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Active Databases

Temporal Triggers in Active Databases for Monitor and Control

Project Description

We are building a rule-processing component that can be incorporated into commercial-off-the-shelf Database Management Systems. The component will add monitor and control capabilities to existing DBMS's. The target applications consist of a continuously changing database that represents the status of a real system (e.g. a battlefield). Using the rule-system the user will be able to specify conditions that need to be monitored in real-time over the changing database, and actions to be taken upon occurrence of these conditions.

Our rule system is used for specifying triggers. Each rule is an independent trigger that monitors a separate condition. This is unlike existing AI/logic-programming systems, where all the rules comprise a program with an input and an output. An additional difference is that in our systems the database is updated by transactions external to the rule-system.

There are two novel aspects of our rule-processing component.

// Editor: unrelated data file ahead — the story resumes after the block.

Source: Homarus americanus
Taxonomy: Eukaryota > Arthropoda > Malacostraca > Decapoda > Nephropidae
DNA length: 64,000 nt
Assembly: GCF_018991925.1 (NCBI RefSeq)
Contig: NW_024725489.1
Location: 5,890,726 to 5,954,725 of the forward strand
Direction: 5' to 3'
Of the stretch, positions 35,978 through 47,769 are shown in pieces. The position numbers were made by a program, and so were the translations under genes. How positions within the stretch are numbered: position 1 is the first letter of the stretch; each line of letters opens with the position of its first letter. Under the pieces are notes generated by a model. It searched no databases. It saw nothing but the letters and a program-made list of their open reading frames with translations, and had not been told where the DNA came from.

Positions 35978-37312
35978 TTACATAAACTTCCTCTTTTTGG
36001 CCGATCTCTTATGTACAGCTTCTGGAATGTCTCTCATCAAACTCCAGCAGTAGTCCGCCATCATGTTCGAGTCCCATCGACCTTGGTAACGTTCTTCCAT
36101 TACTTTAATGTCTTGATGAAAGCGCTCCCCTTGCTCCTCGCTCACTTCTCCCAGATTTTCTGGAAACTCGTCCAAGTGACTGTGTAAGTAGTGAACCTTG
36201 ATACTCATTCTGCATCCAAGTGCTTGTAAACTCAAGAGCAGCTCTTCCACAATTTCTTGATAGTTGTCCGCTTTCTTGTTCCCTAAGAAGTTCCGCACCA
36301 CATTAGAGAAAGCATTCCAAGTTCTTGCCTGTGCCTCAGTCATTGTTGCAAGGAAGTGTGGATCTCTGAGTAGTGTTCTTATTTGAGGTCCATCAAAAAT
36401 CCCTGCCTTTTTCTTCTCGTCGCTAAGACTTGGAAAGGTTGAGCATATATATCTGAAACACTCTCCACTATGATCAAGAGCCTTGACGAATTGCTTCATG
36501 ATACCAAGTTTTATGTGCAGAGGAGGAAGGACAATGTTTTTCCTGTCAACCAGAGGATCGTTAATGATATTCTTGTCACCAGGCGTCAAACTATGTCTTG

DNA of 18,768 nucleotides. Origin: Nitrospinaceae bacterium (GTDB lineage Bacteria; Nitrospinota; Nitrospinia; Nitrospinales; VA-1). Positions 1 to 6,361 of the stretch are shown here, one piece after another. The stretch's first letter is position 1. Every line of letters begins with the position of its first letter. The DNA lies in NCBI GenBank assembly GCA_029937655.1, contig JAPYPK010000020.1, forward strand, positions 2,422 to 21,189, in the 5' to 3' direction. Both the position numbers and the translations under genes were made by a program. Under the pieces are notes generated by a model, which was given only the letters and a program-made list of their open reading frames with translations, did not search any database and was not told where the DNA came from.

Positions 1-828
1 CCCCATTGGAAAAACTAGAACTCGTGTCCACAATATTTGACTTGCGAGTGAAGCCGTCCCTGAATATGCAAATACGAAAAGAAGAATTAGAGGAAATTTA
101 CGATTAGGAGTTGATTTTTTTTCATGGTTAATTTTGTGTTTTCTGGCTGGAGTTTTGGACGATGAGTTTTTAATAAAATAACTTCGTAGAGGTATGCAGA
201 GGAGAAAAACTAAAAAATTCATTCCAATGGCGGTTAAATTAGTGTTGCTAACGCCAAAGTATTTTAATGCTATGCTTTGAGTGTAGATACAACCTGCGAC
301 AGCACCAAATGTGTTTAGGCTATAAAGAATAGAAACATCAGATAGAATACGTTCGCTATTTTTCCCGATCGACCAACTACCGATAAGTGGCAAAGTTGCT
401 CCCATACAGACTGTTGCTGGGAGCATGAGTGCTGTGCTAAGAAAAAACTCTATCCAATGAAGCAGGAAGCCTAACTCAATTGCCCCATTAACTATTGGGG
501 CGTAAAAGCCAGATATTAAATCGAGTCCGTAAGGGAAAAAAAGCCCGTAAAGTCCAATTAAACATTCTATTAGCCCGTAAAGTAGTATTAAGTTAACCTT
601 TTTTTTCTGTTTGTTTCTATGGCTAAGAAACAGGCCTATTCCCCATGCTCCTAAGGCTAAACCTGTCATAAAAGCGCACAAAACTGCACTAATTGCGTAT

• First is the rule language which, in contrast to existing languages, allows the concise specification of temporal conditions (i.e., conditions on the way the database evolves over time) and temporal actions. This is achieved through the use of temporal logic (actually, our rule-language combines temporal logic with the underlying database query language). So, for example, the user will be able to specify that if the aircraft speed, a database variable, decreases by more than 50% in 3 seconds, then a certain action is to be taken. In contrast, in existing rule-languages the condition is specified on the current database state, rather than the way the state evolves. In our rule language the action part of a rule can also be temporal, e.g., it can invoke a certain program every 10 minutes, for one hour.
  • The second novel aspect of our system is the use of incremental processing and parallel processing to meet the real-time performance requirements. Incremental processing means that instead of evaluating from scratch each rule-condition after each database update, the rule-processing component only checks whether or not the UPDATE could have made the condition true. It does so by saving intermediate results of previous evaluations. Performance enhancement is obtained since the size of the database-update and the intermediate results is usually much smaller than the size of the entire database. Performance is further enhanced by performing the incremental processing in parallel.